Most departments want to hire more people to show on the DH CV that they head a department of 250 people executing multi-million-dollar initiatives. They conveniently leave off that the business need can be addressed with 8 clerks and a $90,000/year outsourced payroll solution instead of a $2 million/year in-house Oracle installation and 5 DBAs and whatnot supporting 200 clerks using a poorly-written in-house HR and purchasing system integrated with an off-the-shelf payroll system.
Closest response I've actually seen.
There's a lot of "managers don't want to think", "Break stuff and blame staffing", and "use Logic(TM)" responses here from clueless tech idiots who think they're management or diplomats or something. These are the same people that can't understand what executives (CEO CSO CISO etc.) actually do and why they're needed.
I've been studying project management because of this same shit. On one hand this place is understaffed; on the other, the stuff we're staffing up for would be easy to do on half the staff we have already... if managed properly. With a breakdown of the work, project experience and documentation that allows for fairly accurate estimating, and various risk management documents, you can show that A) you're in desperate need of more staffing if you want to actually complete any work this year; and/or B) current staffing prohibits implementation of risk controls, and the company's position is very precarious and based on the idea that one or two minor things can go wrong and the major things won't happen.
Negotiation requires good communication, but also good facts to communicate. You need to show management that their goals are best served by following your suggestions. This produces a situation where both sides feel they've gotten something out of the negotiation, and both sides understand what they're doing and why.
As a final thought, refer to chapter 4 of the PMBOK5e, particularly the section on meetings: Meetings are for A) communicating information; B) generating alternatives (brainstorming, etc., coming up with possible actions; or C) decision making. Exactly one per meeting. Have a meeting, communicate the situation: work to be done, human time available, human time consumed, problems, risks, and so on. Have another meeting a few days later, discuss how to address the problem: change timelines, drop projects, alter (reduce) project scopes, emphasize addressing risks, emphasize projects to improve efficiency so the same staff can complete their work in less time and with less effort, hire additional staff, etc. Have another meeting a week or so later, make a decision: make any procedural changes and create any additional positions as is fit. Never, ever do a bunch of different shit in one meeting; that's how you get vacant management-driven from-the-hip decisions that tend to be the worst possible solutions to any problem.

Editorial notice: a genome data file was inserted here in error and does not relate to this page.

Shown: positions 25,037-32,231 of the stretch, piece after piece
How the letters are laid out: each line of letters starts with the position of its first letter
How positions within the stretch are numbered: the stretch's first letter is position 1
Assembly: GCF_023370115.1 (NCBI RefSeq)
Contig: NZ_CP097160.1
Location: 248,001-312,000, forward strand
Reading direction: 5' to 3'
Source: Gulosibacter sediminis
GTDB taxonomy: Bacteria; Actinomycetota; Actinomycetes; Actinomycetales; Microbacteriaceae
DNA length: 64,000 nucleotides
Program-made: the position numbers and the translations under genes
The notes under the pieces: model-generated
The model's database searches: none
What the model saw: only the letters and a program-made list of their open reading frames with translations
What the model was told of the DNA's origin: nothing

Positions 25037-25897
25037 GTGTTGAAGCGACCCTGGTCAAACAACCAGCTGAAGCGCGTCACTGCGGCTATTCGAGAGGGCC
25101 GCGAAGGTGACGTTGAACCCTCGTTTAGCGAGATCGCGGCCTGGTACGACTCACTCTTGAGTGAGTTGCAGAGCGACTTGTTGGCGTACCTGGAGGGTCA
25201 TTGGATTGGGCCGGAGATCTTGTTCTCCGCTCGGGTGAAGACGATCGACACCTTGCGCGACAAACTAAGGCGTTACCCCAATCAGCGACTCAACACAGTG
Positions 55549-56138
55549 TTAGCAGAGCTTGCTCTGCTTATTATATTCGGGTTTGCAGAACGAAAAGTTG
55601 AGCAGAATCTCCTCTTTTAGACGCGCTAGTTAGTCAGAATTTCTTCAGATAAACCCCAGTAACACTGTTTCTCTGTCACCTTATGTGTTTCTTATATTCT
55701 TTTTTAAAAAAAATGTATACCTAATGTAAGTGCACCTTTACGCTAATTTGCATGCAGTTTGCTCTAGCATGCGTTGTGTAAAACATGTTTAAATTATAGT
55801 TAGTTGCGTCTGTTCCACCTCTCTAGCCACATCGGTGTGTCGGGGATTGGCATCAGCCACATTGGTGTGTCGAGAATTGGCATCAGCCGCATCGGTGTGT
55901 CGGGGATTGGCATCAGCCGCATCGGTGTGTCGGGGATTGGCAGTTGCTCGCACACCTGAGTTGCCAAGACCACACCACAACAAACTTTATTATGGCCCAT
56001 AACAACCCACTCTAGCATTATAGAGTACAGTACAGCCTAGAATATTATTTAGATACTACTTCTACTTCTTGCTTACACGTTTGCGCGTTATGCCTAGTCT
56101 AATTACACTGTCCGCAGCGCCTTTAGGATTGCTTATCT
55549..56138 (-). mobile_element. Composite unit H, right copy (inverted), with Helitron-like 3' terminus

It's disturbing, but it looks relatively painless compared to beheading (NOT as painless as you'd think--there's a lot of debate about how long a disembodied head may remain conscious, ranging from instant black-out to 13-ish seconds to a matter of constitution and aiming of the hatchet), electrocution (also standard), etc. The only painless method is nitrogenation, and that's only "humane" because animals are stupid; lethal injection always seemed like a terrible fate for a human, who has to watch himself die slowly, feel the doctors strap him down, prep him, see the needle being brought over, feel it puncture the skin, feel the slow onset of drug-induced lethargy... versus a bullet to the head, where you stay at the "well this is it, I'm going to die" state and transition to dead without watching it actually happen (the bullet moves fast). Painless suffocation would be faster--nitrogen will drop you quick--but you still know the air is going to kill you, and there's a lead-up with psychological horror of invisible death.
It's still wasteful. Genetic tampering would produce a less-expensive crop and a simplified process.
Google tells me they don't use a meat grinder; they use a "macerator", essentially the same thing but operating with a feed profile that effectively acts within the same time frame as breaking the animal's neck. So potentially more humane than snapping their necks, depending on if the animal survives a brief moment to experience a broken neck or not.
It looks like the auger is large enough to pass a chick without harm, shuttling it
I wouldn't call it cruel. Disturbing, but not cruel. The cycle of life and death is acceptable; this is
This is what I was thinking: people are panicking over nasty-shit-at-sea. How is disposal actually handled, what are the actual environmental impacts, etc? Imagine dumping barrels of Vitamin A into the ocean: people wouldn't bat an eye; but that shit is toxic as living hell and would cause a localized ecological disaster, possibly mass extinction. Nuclear reactor water? A thousand gallons isn't going to hurt anything; but people are panicking about how if Fukushima leaks a few liters into the ocean it will destroy all life on the planet.